Pain behind the knee aka posterior knee pain can be due to a number of problems. Sometimes is develops gradually over time indicating and underlying problem with part of the knee. Othertimes, it develops suddenly due to an injury. Some people complain of a general achy back of knee pain, others find their leg movements may be restricted by swelling or there may be a sharp pain at the back of the knee.
Here we will look at the most common causes of pain behind the knee. By thinking about how your pain started, the common symptoms and how your pain behaves, you can work out what is causing your pain. As you read through each summary, you can decide whether it sounds like your problem or not. If it does, click on the link to find out more about treatment options and the recovery process. If it doesn't sound quite like your pain, simply move on to the next one.
What is it: Inflammation of the popliteal bursa (fluid filled sac) at the back of the knee. It is the most common cause of pain behind the knee.
Symptoms: Swelling (like a small water balloon), tightness and pain behind the knee
Aggravating Activities: Bending and straightening the knee, walking, kneeling
Onset: Can come on after a blow to the back of the knee but usually comes on gradually. Often associated with arthritis - fluid from the arthritis leaks back into the bursa causing it to swell
Treatment: Ice, exercises, aspiration, injection, electrotherapy and occasionally surgery
Recovery: Can take a few months for the pain behind knee to settle down and they have a tendancy to recur if not treated properly
Find out more: Bakers Cyst Knee
What is it: Tear at the back of the cartilage lining the joint
Symptoms: Pain behind the knee, swelling, locking, instability, difficulty straightening the knee
Aggravating Activities: Walking, running, squatting, stairs esp going up
Onset: Can occur suddenly with a force through the knee, sudden twisting of the knee or gradually through wear and tear
Treatment: PRICE, exercises, tubigrip, knee brace and occasionally surgery
Recovery: Can take months to recover as the meniscus has a poor blood supply, which slows healing
Find out more: Meniscus Tears
What is it: Changes in the bone usually caused by wear and tear (osteoarthritis) or sometimes by inflammation (rheumatoid arthritis)
Symptoms: Morning stiffness, pain, swelling, clicking/grinding, reduced leg movements
Aggravating Activities: Worse after prolonged rest, activity, cold weather
Onset: Symptoms gradually come on over time. Most common over the age of 50
Treatment: Exercises, knee brace, heat, ice, acupuncture, weight loss, walking aids, gel knee pads, cushioned footwear, medication, injections
Recovery: The changes in the bone from arthritis cannot be undone, but treatment aims to reduce pain, improve function and prevent deterioration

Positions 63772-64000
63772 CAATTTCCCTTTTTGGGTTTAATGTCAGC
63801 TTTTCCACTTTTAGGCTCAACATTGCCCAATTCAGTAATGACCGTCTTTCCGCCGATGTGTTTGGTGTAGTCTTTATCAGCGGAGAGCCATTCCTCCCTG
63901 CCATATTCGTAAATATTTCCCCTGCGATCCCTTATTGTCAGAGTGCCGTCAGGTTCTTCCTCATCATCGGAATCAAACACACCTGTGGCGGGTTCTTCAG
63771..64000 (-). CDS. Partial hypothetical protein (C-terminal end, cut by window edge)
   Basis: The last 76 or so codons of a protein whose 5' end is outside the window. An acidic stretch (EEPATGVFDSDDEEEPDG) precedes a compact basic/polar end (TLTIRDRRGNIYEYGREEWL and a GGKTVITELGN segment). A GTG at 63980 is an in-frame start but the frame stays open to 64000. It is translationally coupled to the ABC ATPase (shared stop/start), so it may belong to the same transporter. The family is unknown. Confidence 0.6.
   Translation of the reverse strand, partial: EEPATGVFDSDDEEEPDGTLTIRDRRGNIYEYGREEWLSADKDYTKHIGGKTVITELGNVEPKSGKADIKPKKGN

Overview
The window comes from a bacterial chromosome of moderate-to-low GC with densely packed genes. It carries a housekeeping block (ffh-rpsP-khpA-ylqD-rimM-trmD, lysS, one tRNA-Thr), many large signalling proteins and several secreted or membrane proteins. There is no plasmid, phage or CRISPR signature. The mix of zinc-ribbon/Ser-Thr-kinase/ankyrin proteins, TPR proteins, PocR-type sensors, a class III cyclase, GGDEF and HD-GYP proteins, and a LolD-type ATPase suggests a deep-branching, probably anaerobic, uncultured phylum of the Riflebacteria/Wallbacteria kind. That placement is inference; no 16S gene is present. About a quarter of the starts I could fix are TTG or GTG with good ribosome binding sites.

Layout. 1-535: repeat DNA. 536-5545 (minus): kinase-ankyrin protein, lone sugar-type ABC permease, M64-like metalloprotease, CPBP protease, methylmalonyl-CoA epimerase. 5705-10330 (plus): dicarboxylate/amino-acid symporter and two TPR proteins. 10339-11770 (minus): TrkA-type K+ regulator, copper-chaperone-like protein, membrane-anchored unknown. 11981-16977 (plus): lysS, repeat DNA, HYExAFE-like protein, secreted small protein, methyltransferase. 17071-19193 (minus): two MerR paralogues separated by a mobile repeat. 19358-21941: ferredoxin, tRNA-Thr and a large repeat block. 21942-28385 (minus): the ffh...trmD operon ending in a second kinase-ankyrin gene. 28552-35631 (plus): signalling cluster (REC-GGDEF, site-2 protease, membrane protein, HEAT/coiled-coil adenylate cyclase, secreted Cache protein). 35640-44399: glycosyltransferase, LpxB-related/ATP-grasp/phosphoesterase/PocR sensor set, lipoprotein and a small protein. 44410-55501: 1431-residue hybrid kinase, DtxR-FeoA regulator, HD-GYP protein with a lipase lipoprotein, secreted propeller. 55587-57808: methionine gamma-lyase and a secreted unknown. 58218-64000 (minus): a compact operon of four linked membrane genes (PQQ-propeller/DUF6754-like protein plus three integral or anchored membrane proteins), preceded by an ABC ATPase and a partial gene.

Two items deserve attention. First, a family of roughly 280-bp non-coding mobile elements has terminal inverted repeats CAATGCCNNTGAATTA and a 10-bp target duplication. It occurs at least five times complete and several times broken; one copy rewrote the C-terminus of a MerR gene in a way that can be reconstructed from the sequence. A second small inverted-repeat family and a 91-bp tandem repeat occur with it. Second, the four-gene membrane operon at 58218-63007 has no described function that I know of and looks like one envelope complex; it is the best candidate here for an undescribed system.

Find out more: Arthritis
What is it: A tear in one of the hamstring muscles on the back of the thigh
Symptoms: General achy pain in back of knee where hamstring tendon attaches to the bone. Sharp pain behind knee with sudden movements
Aggravating Activities: Bending the leg, sudden acceleration or deceleration when moving.
Onset: Sudden onset with an injury
Treatment: PRICE, exercises, massage, tubigrip
Recovery: Usually takes 6-12 weeks to fully recover
What is it: Overstretching/tearing one of the ligaments in the knee
Symptoms: General pain, swelling, bruising, occasional giving way and/or decreased movement
Aggravating Activities: Depends on the severity but can be any physical activity or movement of the knee
Onset: Sudden twisting movements or a force through the knee
Treatment: PRICE, exercises, tubigrip, knee brace
Recovery: There are 3 grades of knee sprain depending on how much damage there is. It can take anything from 2 weeks to 3 months to fully recover, depending on the severity of the injury
Find out more: Knee Sprains
To find out more about these common causes of pain behind knee, click on the links above.
However, just because there is pain behind the knee, doesn’t necessarily mean the problem is there. Pain can refer to different places so a problem round the front of the knee can produce a feeling of posterior knee pain.
If you would prefer to diagnose your pain using other specific symptoms, how the pain started or the specific location of the pain, go to the diagnose your pain section for help working out was is causing your posterior knee pain and to learn what you can do about it. Remember, the only way to accurately diagnose the cause of your pain behind the knee is to see your doctor.
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Updated 5th March 2014
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